Data shows the foreclosure inventory declined by 25.9 percent and completed foreclosures declined by 4.9 percent compared with June 2015. The number of completed foreclosures nationwide decreased year over year from 40,000 in June 2015 to 38,000 in June 2016, representing a decrease of 67.5 percent from the peak of 117,835 in September 2010.
The foreclosure inventory represents the number of homes at some stage of the foreclosure process and completed foreclosures reflect the total number of homes lost to foreclosure. Since the financial crisis began in September 2008, there have been approximately 6.3 million completed foreclosures nationally, and since homeownership rates peaked in the second quarter of 2004, there have been approximately 8.4 million homes lost to foreclosure.
As of June 2016, the national foreclosure inventory included approximately 375,000, or 1.0 percent, of all homes with a mortgage compared with 507,000 homes, or 1.3 percent, in June 2015. The June 2016 foreclosure inventory rate is the lowest for any month since August 2007.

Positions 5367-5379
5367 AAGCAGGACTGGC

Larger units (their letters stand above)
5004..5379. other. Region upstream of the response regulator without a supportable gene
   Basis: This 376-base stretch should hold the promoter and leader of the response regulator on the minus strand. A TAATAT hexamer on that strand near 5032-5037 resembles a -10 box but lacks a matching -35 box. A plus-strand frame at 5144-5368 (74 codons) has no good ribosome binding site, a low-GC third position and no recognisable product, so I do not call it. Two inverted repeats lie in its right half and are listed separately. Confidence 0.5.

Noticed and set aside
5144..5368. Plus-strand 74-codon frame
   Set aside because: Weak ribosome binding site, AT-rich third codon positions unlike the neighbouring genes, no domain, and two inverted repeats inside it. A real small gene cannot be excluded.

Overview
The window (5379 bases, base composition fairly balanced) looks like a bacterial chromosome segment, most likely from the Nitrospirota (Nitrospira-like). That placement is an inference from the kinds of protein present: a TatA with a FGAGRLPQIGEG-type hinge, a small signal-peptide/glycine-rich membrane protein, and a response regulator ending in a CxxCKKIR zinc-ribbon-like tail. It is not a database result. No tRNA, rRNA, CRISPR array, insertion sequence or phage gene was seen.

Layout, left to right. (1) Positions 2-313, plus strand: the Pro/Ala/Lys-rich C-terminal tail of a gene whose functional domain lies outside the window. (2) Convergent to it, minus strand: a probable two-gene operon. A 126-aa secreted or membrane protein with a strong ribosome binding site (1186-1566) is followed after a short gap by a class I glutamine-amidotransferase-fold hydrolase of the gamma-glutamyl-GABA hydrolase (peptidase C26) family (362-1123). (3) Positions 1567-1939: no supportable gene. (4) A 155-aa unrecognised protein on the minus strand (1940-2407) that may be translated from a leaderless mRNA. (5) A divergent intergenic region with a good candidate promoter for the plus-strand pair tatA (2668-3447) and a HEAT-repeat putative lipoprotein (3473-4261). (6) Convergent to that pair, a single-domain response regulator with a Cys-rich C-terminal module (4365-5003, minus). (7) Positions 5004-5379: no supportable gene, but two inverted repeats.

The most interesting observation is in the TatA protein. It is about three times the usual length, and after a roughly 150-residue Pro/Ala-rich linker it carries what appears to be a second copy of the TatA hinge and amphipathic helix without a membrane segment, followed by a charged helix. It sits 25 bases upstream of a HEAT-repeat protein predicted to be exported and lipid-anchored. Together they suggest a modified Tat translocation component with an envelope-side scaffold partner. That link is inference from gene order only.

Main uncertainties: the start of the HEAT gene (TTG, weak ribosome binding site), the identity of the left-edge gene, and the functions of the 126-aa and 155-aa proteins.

CoreLogic also reports that the number of mortgages in serious delinquency (defined as 90 days or more past due including loans in foreclosure or REO) declined by 21.3 percent from June 2015 to June 2016, with 1.1 million mortgages, or 2.8 percent, in this category. The June 2016 serious delinquency rate is the lowest in nearly nine years, since September 2007.
“Mortgage loan performance depends on the economic health of local markets, with varied differences even within a state,” said Dr. Frank Nothaft, chief economist for CoreLogic. “Within Texas, the serious delinquency rate in the Dallas metropolitan area has fallen by 0.5 percent from a year earlier, as home prices and employment have continued to rise. The rate in the Midland area, on the other hand, has jumped 0.5 percent, reflecting the weakness in oil production and job loss over the past year.”
“The impact of the inexorable reduction over the past several years in both foreclosure trends and serious delinquencies is driving the long-awaited return to more historic norms for the U.S. housing market,” said Anand Nallathambi, president and CEO of CoreLogic. “We expect the combination of continued home price appreciation of more than 5 percent and rising employment levels in the year ahead will help cement the gains we have had and perhaps accelerate them.”